Interview with Morningstar Fund Analyst Scott Cooley


Scott Cooley is a senior mutual fund analyst with Morningstar. He recently sat down with us to chat about valuations, diversification, and the importance of understanding index methodology.

IF: Have small caps finally caught up with large caps? Are small caps fairly valued in comparison with larger companies? [/:Author:]
SC: Small-cap stocks are definitely cheaper relative to large-caps if you look at price-to-book (p/b) and price-to-earnings (p/e) ratios, but the discrepancy in valuations isn't as extreme as it was a few years ago. The gap has closed over the last three years in particular. Right now, the funds in our large-cap blend category have a p/e of 38.8, while the small-cap blend funds are at 25.2.

I don't have a crystal ball, but smaller companies could be more attractive if the U.S. economy rebounds because they tend to more domestically focused than the big multinational companies.

IF: What's the best way to measure equities? Growth rates, p/e, p/b, dividend yields, other measures?

SC: Well, you definitely have to look beyond the two traditional measures of valuation: p/e and p/b. I think it's becoming generally accepted that p/e is a somewhat flawed measure because it can be manipulated to a certain degree through accounting. Price-to-book ratios are especially unreliable in the large-cap area. For example, the S&P/Barra indices use p/b ratios alone to classify stocks in terms of valuations, which leads to problems. Let me provide an example of what I'm talking about.

Tech companies that did a lot of acquisitions of other companies in the late 1990s have lots of goodwill, which adds to book value and makes the company look a lot more like a value stock. Firms using a technique called "purchase accounting" can overstate the real worth of their tangible and intangible assets. During an acquisition, the firm must book a balance sheet item called "goodwill" to account for the difference between what it paid for the acquired firm and the current market value of the assets of the firm.

When JDS Uniphase acquired [optical-networking firm] SDL in 2000, it booked tens of billions of dollars of goodwill. At the time, SDL had little in the way of assets, but JDS Uniphase believed that SDL products would generate significant profits down the road.

As tech companies booked significant amounts of goodwill, their book values increased, and they became value stocks under S&P's classifications. It was particularly noticeable in the S&P 500/Barra Value and Barra Growth indexes. In early 2001, S&P and Barra considered JDs Uniphase a value stock, even though it traded at more than 10 times sales.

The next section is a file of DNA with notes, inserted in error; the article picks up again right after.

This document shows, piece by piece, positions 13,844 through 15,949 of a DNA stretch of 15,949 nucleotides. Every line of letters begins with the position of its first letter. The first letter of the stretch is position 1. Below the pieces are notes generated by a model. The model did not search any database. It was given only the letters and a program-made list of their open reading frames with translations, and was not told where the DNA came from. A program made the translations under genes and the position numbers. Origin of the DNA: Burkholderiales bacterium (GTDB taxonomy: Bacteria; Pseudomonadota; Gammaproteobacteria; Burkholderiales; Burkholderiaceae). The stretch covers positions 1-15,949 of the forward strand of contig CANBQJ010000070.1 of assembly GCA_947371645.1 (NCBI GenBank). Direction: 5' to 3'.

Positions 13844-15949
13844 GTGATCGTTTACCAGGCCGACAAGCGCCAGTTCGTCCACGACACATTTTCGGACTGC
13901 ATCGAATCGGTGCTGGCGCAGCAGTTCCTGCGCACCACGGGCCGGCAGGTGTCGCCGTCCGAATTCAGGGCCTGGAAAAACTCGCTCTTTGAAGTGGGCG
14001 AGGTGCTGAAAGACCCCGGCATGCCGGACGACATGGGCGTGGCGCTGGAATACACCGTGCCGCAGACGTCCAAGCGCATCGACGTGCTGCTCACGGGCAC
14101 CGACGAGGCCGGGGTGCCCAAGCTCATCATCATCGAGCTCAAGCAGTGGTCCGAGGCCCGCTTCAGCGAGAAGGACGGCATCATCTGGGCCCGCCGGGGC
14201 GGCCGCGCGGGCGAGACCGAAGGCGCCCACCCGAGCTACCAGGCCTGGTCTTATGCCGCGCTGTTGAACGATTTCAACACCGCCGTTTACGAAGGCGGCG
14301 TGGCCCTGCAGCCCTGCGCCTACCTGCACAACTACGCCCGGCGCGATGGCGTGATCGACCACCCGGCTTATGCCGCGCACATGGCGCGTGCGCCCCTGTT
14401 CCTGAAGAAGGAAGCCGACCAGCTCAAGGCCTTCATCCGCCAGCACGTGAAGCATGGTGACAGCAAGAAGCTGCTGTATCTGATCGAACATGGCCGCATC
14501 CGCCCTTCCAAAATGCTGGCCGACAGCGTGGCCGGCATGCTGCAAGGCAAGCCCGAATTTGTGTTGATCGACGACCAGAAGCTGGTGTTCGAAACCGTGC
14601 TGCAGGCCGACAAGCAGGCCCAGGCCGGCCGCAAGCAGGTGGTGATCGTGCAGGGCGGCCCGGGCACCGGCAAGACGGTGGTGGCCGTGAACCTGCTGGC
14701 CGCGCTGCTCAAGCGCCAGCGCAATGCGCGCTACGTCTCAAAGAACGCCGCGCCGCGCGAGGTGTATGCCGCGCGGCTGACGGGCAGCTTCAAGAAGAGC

That led to some weird results in 2001. The year 2001 was clearly a year for value over growth, but the S&P/Barra large-cap indexes didn't reflect that. The Russell large-cap style indices, on the other hand, showed a wide gap between growth and value.

2001 returns
S&P/Barra Large Cap Growth
S&P/Barra Large Cap Value
Russell 1000 Growth
Russell 1000 Value
Source: Morningstar

In short, individual factors taken individually can be misleading. Barra relies only on p/b ratios. Until recently, Morningstar only looked at 2 factors: p/b and p/e. We now use a 10-factor model that includes growth measures.

IF: Is it time to flee high U.S. valuations or are foreign markets still correlated with our domestic market? What's the argument for investing overseas? [/:Author:]
SC: Diversification always makes sense, even during the times when domestic and international stocks move in lockstep. The most common argument you hear against international stocks and funds is: Why pay the higher costs when the correlation is so strong? Why expose yourself to the uncertainties associated with international and especially emerging markets?

I think the events of 9/11 have shown us the flaw in that argument - we were reminded that we can and do face the same issues. In the U.S., we thought we were immune to the geopolitical issues associated with terrorism, but obviously we're not.

I think the case for international investing is very strong, especially now when international markets are cheap compared to their historical norms. Also, why not hedge your domestic bets if you can?

IF: Let's talk about index fund management for a moment. Here's some of the bigger problems facing index fund managers: turnover, the cost of buying and selling, and avoiding front-runners. How do managers deal with these issues?[/:Author:]
SC: John Bogle has been saying publicly that he's very concerned about turnover in the indexes tracked by the Vanguard funds. For example, the turnover in Vanguard's small-cap growth index fund was 136% as of 3/31/2002.

Dimensional Fund Advisors (DFA) are definitely innovators in indexing. They're willing to tolerate tracking error in their funds, and they have demonstrated they can add value through trading.

Vanguard anticipates index changes to a certain degree. I think Vanguard index fund manager Gus Sauter has learned to adapt to the front-runners - he's definitely good at playing their game. He manages to pick up a few basis points over the indexes he tracks, and there's consistent evidence that he outperforms the Russell 2000 small-cap index in the short-term when the index does the annual rebalancing in June. I bet he's one heck of a poker player.